Manilow Hits “The Talk,” Donates $500K to Vegas Music Ed Programs
Las Vegas crooner and tireless music education advocate Barry Manilow recently appeared on the CBS show “The Talk” to chat about music education, among other topics.
The episode showed footage of Manilow’s recent visit to Valley High School in Las Vegas, Nevada, where the singer announced that his Manilow Music Project would be donating about $500,000 worth of instruments and other equipment to public schools in the Las Vegas Valley.
His contribution to music and art education earned Manilow a standing ovation from “The Talk” hosts Julie Chen, Sharon Osbourne, Leah Remini and Sara Gilbert, as well as his “fanilows” in the audience.
During the interview portion of the show, Manilow stressed the importance of music education in public schools and noted how it changed his life.
“When I was growing up in Brooklyn, I went to a real dump of a high school, but at least they had an orchestra,” Manilow said. “If I didn’t have that band class, I really wouldn’t be here. I wasn’t very good at sports and I wasn’t going to join a gang, so I joined the orchestra and it really changed my life.”
“What I’ve learned is it is not just play time,” Manilow said of music class. “These kids that stay in music class, their grades go up, their social skills go up. When they stop these music classes, forget it; they are on their own if they want to become a musician.”
Manilow is currently recording a new album, “Fifteen Minutes,” which is due out in early 2011.
Nat King Cole Generation Hope
Casey and Timolin Cole, daughters of Nat King Cole, launched the Nat King Cole Generation Hope two years ago to raise money for music education and put new instruments in the hands of students in Florida’s Palm Beach, Broward, and Miami Dade public schools.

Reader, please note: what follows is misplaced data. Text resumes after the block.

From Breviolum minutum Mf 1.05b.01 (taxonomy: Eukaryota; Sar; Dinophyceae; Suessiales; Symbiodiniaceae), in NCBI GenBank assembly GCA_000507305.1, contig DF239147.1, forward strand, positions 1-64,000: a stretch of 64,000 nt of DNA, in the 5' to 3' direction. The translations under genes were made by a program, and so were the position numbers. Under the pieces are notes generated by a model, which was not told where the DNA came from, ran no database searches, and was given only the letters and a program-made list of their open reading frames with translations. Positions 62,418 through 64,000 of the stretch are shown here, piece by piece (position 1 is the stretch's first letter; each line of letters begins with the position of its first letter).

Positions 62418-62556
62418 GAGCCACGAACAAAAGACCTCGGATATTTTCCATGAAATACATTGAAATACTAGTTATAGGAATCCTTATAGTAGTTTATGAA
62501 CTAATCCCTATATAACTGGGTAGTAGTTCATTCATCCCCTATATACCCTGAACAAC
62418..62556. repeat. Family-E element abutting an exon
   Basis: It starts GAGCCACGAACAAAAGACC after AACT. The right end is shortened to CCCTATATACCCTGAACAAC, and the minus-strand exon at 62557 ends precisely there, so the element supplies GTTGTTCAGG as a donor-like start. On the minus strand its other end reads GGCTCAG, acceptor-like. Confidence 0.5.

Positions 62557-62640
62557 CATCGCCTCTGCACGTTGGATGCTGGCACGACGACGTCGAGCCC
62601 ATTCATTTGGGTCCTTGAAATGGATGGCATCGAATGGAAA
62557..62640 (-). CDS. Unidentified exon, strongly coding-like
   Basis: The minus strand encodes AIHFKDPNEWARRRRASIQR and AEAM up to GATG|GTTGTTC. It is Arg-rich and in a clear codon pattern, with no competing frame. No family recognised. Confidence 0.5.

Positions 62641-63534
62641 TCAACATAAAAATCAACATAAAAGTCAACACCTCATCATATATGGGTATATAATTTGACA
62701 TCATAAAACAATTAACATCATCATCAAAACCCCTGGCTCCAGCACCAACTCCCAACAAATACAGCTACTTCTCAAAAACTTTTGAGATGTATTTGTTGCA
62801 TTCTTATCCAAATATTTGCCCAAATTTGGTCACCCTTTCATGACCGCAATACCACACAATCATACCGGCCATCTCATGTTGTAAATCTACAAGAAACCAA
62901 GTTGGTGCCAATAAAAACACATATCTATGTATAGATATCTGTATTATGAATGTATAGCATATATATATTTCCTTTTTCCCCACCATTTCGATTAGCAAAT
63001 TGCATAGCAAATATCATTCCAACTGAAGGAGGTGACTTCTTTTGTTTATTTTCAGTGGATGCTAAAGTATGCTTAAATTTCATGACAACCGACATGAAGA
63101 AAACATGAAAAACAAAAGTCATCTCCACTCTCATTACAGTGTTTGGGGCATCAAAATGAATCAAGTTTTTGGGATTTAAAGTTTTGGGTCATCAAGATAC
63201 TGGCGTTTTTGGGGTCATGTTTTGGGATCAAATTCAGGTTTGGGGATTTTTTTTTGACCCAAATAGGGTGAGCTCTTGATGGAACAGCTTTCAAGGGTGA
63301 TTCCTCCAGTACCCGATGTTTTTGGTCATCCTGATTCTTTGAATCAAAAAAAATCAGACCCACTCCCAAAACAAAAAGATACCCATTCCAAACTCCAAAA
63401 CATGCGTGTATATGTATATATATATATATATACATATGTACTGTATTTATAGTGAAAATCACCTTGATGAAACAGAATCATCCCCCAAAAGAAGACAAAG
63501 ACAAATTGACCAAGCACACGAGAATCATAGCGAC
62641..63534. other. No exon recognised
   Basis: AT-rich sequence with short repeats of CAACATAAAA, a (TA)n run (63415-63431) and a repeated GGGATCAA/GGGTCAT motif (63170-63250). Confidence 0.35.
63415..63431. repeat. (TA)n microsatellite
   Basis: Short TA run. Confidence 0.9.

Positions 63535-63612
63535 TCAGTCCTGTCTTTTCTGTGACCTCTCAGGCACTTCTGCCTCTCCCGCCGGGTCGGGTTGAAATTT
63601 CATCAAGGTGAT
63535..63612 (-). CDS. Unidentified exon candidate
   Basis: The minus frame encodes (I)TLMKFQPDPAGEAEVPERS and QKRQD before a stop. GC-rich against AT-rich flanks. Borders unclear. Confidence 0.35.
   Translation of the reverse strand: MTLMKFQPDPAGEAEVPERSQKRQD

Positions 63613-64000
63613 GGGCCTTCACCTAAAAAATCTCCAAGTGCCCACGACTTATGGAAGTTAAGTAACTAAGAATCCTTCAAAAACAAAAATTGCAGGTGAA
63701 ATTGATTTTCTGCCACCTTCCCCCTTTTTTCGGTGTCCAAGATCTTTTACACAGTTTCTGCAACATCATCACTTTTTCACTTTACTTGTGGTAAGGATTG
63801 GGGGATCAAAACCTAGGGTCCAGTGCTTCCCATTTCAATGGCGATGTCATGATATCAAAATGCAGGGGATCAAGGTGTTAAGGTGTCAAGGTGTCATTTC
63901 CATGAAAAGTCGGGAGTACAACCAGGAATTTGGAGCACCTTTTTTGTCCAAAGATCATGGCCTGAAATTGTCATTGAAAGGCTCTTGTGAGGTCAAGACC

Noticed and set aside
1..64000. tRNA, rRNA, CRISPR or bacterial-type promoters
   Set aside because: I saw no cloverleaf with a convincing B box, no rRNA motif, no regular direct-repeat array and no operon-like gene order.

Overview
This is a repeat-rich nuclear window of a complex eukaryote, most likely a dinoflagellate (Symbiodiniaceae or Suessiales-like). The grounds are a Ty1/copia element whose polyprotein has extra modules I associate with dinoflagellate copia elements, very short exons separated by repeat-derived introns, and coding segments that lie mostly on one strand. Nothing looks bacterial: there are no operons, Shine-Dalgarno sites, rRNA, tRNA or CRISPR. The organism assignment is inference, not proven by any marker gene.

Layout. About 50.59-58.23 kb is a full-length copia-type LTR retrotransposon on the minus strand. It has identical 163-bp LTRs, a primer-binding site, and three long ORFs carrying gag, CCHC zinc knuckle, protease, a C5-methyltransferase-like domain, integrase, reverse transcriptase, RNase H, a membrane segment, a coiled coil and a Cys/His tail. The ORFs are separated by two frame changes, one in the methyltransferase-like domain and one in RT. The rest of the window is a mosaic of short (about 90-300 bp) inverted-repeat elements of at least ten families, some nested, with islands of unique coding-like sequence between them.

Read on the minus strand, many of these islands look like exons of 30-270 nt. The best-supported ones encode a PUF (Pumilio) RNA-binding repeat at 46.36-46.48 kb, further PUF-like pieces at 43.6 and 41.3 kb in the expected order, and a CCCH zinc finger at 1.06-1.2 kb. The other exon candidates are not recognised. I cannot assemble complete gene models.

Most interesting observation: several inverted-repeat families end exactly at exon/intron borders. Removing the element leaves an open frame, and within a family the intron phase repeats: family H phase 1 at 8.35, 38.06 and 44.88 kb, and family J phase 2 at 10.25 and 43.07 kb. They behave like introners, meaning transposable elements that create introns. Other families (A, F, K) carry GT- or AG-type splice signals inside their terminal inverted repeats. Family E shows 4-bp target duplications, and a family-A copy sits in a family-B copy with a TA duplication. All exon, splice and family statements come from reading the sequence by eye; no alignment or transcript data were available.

Now through their foundation, the two have thrown a fundraiser for music education that also doubled as a salute to another legendary voice, Johnny Mathis, who received the organization’s first lifetime achievement award on November 20 at the Boca Beach Club at the Boca Resort Club. The jazz ensemble from Dillard High School in Fort Lauderdale played at the event.
Visit www.natkingcolefoundation.org to learn more.
VH1 Gala Supports Struggling School Music Programs
On November 8, VH1 Save The Music Foundation’s Gala 2010 was held at Cipriani Wall Street in New York City. The annual event celebrates the power of music and supports the restoration of public school-music programs. Hosted by Glee star and Broadway veteran Cheyenne Jackson, the evening featured tributes to Julie Andrews, The ASCAP Foundation, singer and long-time arts advocate John Legend, and multiple-Grammy Award winner John Mayer. Broadway, television and film star Kristin Chenoweth was among the performers. Singer Jason Mraz announced a $100,000 donation, which will benefit both the ASCAP Foundation and the VH1 Save The Music Foundation. Mraz is partnering with LG Mobile Phones to make the contribution.
To find out more, visit www.vh1savethemusic.com.